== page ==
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Look, Learn, Do- An interactive book about Indian artists by Purnima Sampat

Every Child is an artist” the great artist Picasso has famously said. Over three decades of experience of indulging in art with children, and being involved in designing art curriculums, Purnima Sampat understands well how children perceive art. While there are so many books on foreign artists, and many young children know about Van Gogh, Monet and Picasso, there is a dearth of interesting literature on Indian art for children. This is a sad state of affairs since the Indian art scene is actually quite bustling! People all over the world have an interest in Indian art. However, recently there have been many attempts to bring Indian art to children in a fun and engaging way. Look, Learn, Do- An interactive book about Indian artists by Purnima Sampat is another addition to this worthy cause!

“In my extensive experience of teaching art to children, I realized that when we ask them about Indian artists, more often than not, they only know about MF Hussain! They must know about contemporary Indian art as well, since art is a response to things that are happening all around us,” she says. Hence, the book looks at addressing this basic issue of presenting contemporary Indian artists to children. 

The book covers contemporary Indian artists who are currently in their prime as well as legends like MF Hussain. It is a book that talks about Indian artists in such a child friendly manner.

Children perceive art quite differently and look for meaning in it in a very different manner. The book demystifies the paintings by describing the artist and the works in a simple and accessible format.

The variety is commendable. I was fascinated to see explanations for Jitish Kallat’s sculptures and their connections to Society; Dhruvi Acharya’s strong voice emerged through her paintings that were produced in the book; the chapter on Anju Dodiya gave an insight into how an artist expresses her inner self; L N Tallur’s interactive works showed how traditional thoughts can combine with contemporary ideas and lead to something entirely new; That MF Hussain also created toys was a revelation; how being a radiologist influenced Sudhir Patwardhan’s work was an interesting angle; the motifs that keep recurring in Tyeb Mehta’s works….all these nuggets are very fascinating.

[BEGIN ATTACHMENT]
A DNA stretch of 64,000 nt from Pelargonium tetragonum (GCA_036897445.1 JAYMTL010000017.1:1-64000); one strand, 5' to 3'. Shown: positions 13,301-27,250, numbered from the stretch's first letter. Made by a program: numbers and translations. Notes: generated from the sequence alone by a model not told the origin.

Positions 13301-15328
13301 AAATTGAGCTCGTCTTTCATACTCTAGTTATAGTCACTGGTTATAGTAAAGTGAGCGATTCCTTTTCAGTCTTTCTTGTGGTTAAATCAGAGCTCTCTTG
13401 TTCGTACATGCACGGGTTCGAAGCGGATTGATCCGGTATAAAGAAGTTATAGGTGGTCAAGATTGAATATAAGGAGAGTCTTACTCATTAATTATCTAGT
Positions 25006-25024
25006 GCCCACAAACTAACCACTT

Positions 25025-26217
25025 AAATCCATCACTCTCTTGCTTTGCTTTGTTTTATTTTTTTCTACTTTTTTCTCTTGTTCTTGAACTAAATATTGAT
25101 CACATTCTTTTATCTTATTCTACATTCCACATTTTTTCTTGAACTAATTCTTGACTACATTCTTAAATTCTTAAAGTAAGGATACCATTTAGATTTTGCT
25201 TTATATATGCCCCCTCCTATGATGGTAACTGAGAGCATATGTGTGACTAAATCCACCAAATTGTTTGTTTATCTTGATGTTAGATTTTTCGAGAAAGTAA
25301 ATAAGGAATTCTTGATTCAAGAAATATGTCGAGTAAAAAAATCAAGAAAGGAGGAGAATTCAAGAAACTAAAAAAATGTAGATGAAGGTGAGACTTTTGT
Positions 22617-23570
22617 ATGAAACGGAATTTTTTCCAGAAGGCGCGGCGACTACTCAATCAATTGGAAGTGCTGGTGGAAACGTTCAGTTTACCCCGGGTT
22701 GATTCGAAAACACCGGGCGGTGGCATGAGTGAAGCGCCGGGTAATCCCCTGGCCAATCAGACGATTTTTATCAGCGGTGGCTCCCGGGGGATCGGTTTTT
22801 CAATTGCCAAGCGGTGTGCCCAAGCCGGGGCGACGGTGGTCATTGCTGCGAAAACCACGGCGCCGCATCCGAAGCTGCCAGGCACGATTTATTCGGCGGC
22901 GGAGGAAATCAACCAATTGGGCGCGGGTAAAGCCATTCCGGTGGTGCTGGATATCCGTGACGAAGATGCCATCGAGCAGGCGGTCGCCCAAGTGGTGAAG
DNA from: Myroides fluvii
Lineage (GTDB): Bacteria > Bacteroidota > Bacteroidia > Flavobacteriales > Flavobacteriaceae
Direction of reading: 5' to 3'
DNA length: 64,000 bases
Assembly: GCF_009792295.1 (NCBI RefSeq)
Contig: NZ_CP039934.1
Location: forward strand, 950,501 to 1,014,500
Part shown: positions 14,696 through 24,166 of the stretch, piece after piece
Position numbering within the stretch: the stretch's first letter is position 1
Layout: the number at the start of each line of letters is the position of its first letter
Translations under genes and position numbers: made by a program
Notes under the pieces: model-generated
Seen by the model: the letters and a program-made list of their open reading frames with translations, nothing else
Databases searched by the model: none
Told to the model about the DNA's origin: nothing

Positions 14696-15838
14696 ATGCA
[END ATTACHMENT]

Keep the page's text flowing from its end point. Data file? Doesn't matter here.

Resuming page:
“Children are naturally highly creative in nature. Parents must provide a non-judgmental atmosphere to them. Provide the exposure, but don’t interfere with the process. We often expect children to come up to and live up to adult standards of art. Tell me, would you introduce Shakespeare to a child who has just learnt to read? We need to accept child art as a category on its own, and give it the respect it deserves!”

Purnima Sampat, Art educator and author of Look, Learn, Do- An interactive book about Indian artists

A lot of thought went behind selecting the artists chronicled in the book. “I was looking at artists whose works would resonate strongly with children. For example, Dhruvi Acharya’s works talk about the environment. As you know, this is an issue that the young people of today are very passionate about. They talk about it in schools in a huge way. Choosing Anju Dodiya’s works also has a motive behind it. Her anxiety related to self-expression is something that children can identify with. And if a successful artist can also have self-doubt, it makes children hopeful that despite the anxieties they would be able to produce great work. L N Tallur’s juxtapositions and combinations of things echo the natural creativity in children,” says Sampat, outlining the thinking behind the inclusion of these names in the book. 

Along with the information provided there are questions, space for the child to try out some of his or her own art, as well as creative tips and suggestions derived from the artist in question. 

There are a lot of questions that propel the reader to really think about the painting or work from a different perspective. The information is just right in terms of quality. It is comprehensive enough, and yet does not overwhelm the child. In fact, I think it’s a good pick for adults who want an introduction to art as well! 

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Dhanishta Shah

Dhanishta is a Counselling Psychologist and a freelance writer. She is the Founder of Bookedforlife.